Tuesday, March 19, 2013

The Scandal of Baptism

My Protestant interlocutor asks, referring to Baptism ...

This view just seems SO similar to the old circumcision. I know it is an old view, but the old Church leaders thought so many different things, not all true. 
Why do you think those being circumcised were rebuked so passionately? Severed from Christ? What does it mean? Clearly he wasn't just upset about them obeying a law that didn't apply. There was something about they way they viewed it that was apparently anti-grace. Or is this different because of its nature? Are you saying that Christ himself is doing the baptism? It is not an act that comes from us, but an act of Christ? Surely it must be. How else could it be safe? Grace alone. Paul must have meant something in Galatians when he spoke of Faith. Something that was quite different from the way the Galatians viewed law.

And I reply ...

The value of Baptism is all over the New Testament ...
It is like circumcision only in as much as one is not circumcised outwardly, but inwardly (see Col. 2:11).  And where on earth did Christ criticize either circumcision or those who were circumcized?  That is utterly anti-scriptural.  Christ himself WAS circumcized.  (Luke 2:21)  Christ came not to abolish the law, but to fulfill it.  (Mat. 5:17)
And yes, the value of the Baptism does not come from man, but from God. 
We do not think of it as a magic formula, but the fact is that God uses material things to convey spiritual power.  That's been the case since the Incarnation, when the Word became flesh and dwelt among us.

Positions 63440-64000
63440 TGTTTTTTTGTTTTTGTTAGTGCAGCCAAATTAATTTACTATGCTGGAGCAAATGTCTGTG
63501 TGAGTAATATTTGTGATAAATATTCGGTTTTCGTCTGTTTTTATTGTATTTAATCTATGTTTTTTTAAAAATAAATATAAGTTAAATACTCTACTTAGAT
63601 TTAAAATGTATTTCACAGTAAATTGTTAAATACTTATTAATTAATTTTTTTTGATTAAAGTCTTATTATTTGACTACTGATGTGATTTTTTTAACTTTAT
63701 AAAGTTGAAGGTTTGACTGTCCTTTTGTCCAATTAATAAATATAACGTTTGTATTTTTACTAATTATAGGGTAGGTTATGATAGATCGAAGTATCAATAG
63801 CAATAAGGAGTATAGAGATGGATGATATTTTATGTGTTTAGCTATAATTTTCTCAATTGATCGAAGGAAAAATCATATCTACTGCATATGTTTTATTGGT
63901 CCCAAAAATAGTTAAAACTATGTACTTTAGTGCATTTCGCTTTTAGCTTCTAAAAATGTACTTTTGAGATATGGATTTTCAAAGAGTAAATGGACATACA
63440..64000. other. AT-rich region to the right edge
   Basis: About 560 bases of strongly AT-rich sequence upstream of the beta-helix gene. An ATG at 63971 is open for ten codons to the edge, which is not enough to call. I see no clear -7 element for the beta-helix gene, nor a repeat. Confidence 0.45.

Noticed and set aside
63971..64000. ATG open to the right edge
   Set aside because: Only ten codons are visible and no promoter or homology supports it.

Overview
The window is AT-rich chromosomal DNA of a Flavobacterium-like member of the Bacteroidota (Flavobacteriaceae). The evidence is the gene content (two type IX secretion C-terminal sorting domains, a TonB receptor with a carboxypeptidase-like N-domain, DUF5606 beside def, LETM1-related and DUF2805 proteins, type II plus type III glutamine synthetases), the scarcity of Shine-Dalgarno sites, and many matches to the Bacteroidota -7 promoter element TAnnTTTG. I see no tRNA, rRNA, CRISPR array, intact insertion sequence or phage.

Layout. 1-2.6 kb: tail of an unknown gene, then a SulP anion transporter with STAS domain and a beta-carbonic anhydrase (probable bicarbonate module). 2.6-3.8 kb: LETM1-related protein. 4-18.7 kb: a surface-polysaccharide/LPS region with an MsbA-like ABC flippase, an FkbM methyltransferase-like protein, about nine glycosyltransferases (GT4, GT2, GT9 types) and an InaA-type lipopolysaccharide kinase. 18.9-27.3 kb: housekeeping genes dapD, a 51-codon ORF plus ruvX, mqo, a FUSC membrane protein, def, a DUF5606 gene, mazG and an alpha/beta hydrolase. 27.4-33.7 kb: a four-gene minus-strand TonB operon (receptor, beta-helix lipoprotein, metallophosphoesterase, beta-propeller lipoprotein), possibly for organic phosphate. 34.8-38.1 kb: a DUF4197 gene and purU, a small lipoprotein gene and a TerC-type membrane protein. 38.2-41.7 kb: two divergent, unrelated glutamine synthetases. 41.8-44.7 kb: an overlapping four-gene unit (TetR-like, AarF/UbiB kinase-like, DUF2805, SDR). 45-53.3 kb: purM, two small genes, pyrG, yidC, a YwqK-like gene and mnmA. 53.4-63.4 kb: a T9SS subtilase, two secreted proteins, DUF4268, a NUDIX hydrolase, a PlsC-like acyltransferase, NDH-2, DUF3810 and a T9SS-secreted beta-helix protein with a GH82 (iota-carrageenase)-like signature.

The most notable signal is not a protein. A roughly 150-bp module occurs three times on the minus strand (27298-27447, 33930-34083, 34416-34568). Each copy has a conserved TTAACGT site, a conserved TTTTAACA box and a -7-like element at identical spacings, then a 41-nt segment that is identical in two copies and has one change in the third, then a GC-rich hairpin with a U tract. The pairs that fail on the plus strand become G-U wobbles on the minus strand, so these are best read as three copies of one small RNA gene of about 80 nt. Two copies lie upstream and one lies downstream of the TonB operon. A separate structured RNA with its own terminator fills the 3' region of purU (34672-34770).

Now, of course, we can all become like the Galatians or the Pharisees and think that once we receive the grace, it's all over.  Protestants can make that mistake too and think, "Well, now that I've got faith, it's a done deal".  But it's not an automatic outward process; it comes from God, but it is completed by our cooperation with God. 

PAUL: Faith works through love (Gal. 5:6). 

JAMES: Faith without works is dead.  (James 2:26). 

In neither case are we saved by our own efforts or by some magic pill, but by the grace of God, which God allows us to bring to fruition and fullness after He's given it to us. 
Catholics can make the mistake of thinking that the sacraments work on their own, the way the Jews thought that circumcision made them children of Abraham and the process ended there - but God can raise children of Abraham from stones (Luke 3:8) - the point of the gift from God that makes us either children of Abraham (by means of circumcision) or brothers of Christ (by means of Baptism) is for us to "produce fruit in keeping with repentance" (Luke 3:8 again, Christ's own words).  In that passage, Jesus says, in effect, "Don't boast about something God gave you without your deserving it or earning it; instead now that you've got the gift, show forth the glory of the gift by living in a way that shows the transformation of your heart - for that transformation is the point of the gift."


Today the second reading at Mass was from Romans 4:13 and following ...

It was not through the lawthat the promise was made to Abraham and his descendantsthat he would inherit the world, but through the righteousness that comes from faith. 

Faith or Baptism are not ends in themselves, but are to be the groundwork for righteousness - a righteousness that leads to everlasting life (see Rom. 6:22).


Benjamin. said...

Galatians 5:2-5


Kevin O'Brien said...

Benjamin, Galatians 5:2-5 is about circumcision, and about how the old law has been fulfilled and surpassed by Christ. In what way does this apply to Baptism?

But if you're going to throw around Bible verses, try these - Rom. 6:4, Eph. 4:5, Col. 2:12, Heb. 6:2, and especially 1 Pet. 3:21, "The like figure whereunto even baptism doth also now save us" - all Scrpiptural supports for the necessity and effectiveness of Baptism.

Benjamin. said...

Doesn't the Church recognize the possibility that people appearing to follow other religions could be following Christ and be saved?